By Andrew Kunambura
Former Hwange Colliery Company Limited (HCCL) managing director Thomas Makore included his personal domestic workers on the financially-strapped coal miner’s official monthly payroll — among other poor corporate governance practices — which saw the company losing substantial revenue during his turbulent four-year tenure, an external forensic audit has revealed.
The audit, by Ralph Bomment Greenacre & Reynolds, discovered that Makore received his domestic workers’ wages along with his monthly salary, while at the same time they also got separate monthly payments from the normal HCCL monthly payroll.
“From the foregoing circumstance, Mr Thomas Makore double dipped, in the absence of further contractual evidential information on his personal file to the contrary. There was no evidence that Mr T S Makore paid the domestic workers from the allowances he received. The said domestic workers were being paid by the mine and form part of the outstanding mine wages,” the audit report reads.
However, the auditors could not quantify the actual prejudice because senior executives at HCCL refused to cooperate.
“Any accurate prejudice cannot be assessed as the Estates person, a Mr Moyo, in charge of such labour did not cooperate with us despite him being asked by Mrs Kamocha, the Payroll Accountant, to provide us with information about the persons who actually worked at Mr T Makore’s residence for confirmation about whether in addition to their mine salaries, Mr T Makore paid them extra money or not. Suffice to state that the matter ranks for misfeasance in the absence of evidence to the contrary,” the report reads.
Makore, auditors said, also oversaw the purchase of malfunctioning mining equipment for HCCL from a company called Turbo Mining without carrying out an inspection.
Auditors also found out that the equipment may have been overvalued, raising the possibility of corruption.
“Management did not carry out an inspection about whether the equipment which HCCL went on to buy functioned properly or whether it was serviceable or not before purchasing it. HCCL engineering personnel carried out the inspection after the purchase agreement had been signed already.
“The management did not perform valuation of Turbo Mining before purchasing the assets. Valuation was performed 80 days later as at 13 July, 2015 and the report is dated 16 July, 2015. HCCL may have lost US$1 199 975. The Managing Director Mr Thomas Makore signed the contract of purchase on 24 April, 2015. Auditors believe that the process was not clear, and needed an investigation of the matter,” the report further reads.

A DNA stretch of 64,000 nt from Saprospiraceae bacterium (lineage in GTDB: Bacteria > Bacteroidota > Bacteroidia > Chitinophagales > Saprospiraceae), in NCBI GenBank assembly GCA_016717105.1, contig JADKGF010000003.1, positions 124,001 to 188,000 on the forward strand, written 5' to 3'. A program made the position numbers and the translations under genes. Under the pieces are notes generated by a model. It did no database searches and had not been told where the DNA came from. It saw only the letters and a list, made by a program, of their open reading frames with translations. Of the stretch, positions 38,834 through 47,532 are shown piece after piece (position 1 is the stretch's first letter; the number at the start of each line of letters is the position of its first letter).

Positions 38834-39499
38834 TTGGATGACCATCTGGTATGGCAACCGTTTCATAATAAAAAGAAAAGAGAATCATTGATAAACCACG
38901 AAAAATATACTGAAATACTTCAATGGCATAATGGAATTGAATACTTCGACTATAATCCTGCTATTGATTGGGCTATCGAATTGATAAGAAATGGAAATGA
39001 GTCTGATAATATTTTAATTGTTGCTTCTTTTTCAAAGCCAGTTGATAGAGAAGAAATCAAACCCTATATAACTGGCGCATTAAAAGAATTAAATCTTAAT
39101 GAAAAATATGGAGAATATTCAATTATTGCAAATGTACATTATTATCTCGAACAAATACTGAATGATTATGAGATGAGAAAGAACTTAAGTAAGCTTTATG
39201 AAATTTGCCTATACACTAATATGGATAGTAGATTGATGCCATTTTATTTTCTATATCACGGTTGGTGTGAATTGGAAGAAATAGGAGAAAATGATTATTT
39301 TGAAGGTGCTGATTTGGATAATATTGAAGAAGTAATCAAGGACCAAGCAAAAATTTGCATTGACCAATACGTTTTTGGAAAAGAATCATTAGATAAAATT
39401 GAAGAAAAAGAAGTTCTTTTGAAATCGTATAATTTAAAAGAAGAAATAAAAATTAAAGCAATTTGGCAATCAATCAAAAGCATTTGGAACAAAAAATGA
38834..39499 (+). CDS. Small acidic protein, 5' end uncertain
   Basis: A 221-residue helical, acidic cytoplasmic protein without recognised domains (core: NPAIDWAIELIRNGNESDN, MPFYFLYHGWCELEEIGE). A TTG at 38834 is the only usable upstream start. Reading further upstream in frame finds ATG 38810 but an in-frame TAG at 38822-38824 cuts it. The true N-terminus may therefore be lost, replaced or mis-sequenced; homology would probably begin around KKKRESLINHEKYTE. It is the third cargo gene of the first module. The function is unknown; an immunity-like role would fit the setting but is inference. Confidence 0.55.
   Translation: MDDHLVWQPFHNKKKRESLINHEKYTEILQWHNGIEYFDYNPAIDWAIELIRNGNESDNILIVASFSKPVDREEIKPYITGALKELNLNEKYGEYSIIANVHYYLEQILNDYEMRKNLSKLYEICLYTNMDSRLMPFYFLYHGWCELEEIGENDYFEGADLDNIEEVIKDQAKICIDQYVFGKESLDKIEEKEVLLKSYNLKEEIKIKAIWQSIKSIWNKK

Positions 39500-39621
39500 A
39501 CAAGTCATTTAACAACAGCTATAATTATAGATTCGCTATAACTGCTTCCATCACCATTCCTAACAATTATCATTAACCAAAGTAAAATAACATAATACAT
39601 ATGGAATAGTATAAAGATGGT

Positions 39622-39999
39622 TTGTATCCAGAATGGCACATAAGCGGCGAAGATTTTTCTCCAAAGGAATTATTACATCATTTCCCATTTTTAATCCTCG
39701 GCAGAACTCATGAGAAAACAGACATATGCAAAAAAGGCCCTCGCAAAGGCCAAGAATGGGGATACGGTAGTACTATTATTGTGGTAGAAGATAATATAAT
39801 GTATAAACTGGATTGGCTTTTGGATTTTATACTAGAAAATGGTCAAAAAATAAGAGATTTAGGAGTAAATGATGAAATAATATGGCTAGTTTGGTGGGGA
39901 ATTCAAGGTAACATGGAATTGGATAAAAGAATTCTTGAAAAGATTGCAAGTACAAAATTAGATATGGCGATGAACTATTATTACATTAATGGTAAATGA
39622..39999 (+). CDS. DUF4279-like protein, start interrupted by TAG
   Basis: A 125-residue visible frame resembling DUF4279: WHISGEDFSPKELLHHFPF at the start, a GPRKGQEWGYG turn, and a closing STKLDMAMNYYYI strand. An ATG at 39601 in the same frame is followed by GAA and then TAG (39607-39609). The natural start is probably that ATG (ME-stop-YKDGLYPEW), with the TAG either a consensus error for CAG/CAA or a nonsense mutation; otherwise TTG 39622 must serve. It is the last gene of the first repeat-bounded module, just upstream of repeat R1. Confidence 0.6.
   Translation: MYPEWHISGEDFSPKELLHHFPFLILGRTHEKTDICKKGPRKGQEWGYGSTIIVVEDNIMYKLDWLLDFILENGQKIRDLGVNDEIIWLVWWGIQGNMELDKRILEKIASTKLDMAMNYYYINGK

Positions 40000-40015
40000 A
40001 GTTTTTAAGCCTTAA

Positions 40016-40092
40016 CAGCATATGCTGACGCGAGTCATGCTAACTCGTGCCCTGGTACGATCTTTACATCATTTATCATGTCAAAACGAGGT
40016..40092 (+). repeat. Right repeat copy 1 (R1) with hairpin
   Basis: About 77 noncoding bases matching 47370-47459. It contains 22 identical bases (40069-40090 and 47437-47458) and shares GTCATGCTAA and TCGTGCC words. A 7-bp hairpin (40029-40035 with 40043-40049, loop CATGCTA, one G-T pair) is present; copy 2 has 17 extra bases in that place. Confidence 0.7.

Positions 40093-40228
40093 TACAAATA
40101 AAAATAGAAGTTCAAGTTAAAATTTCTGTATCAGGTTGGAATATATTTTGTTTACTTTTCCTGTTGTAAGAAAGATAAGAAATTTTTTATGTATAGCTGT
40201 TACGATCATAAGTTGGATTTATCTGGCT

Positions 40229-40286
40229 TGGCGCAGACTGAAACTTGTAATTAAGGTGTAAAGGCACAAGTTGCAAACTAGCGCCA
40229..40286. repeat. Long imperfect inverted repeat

Mines minister Winston Chitando, who was implicated in the report as having allegedly orchestrated shady business dealings and presided over the misuse of a US$115,5 million loan at the troubled mine, this week declined to comment on the audit, saying he was yet to see a copy of the document.
“It’s unfortunate that I don’t even know it was published. I await to be given a copy but all I can say is that from time the board (which I chaired) was appointed, we were observing all corporate government issues. I haven’t seen it, I will wait to see it before I can comment,” he said.
The rot picked up by the auditors spanned three years to 2018.
Makore was suspended by the former HCCL board which was led by Juliana Muskwe to pave way for investigations into allegations of corruption and mismanagement mid-last year.
He, however, resigned in the middle of the investigation, which included the forensic audit.
HCCL was placed under reconstruction last October after it emerged that it had become technically insolvent.
There were plans last year by the company to sell houses it owns in Hwange, the biggest town in the resource-rich Matabeleland North province, to offset a US$300 million debt.
Contacted for comment, Makore said: “I have not seen the report.”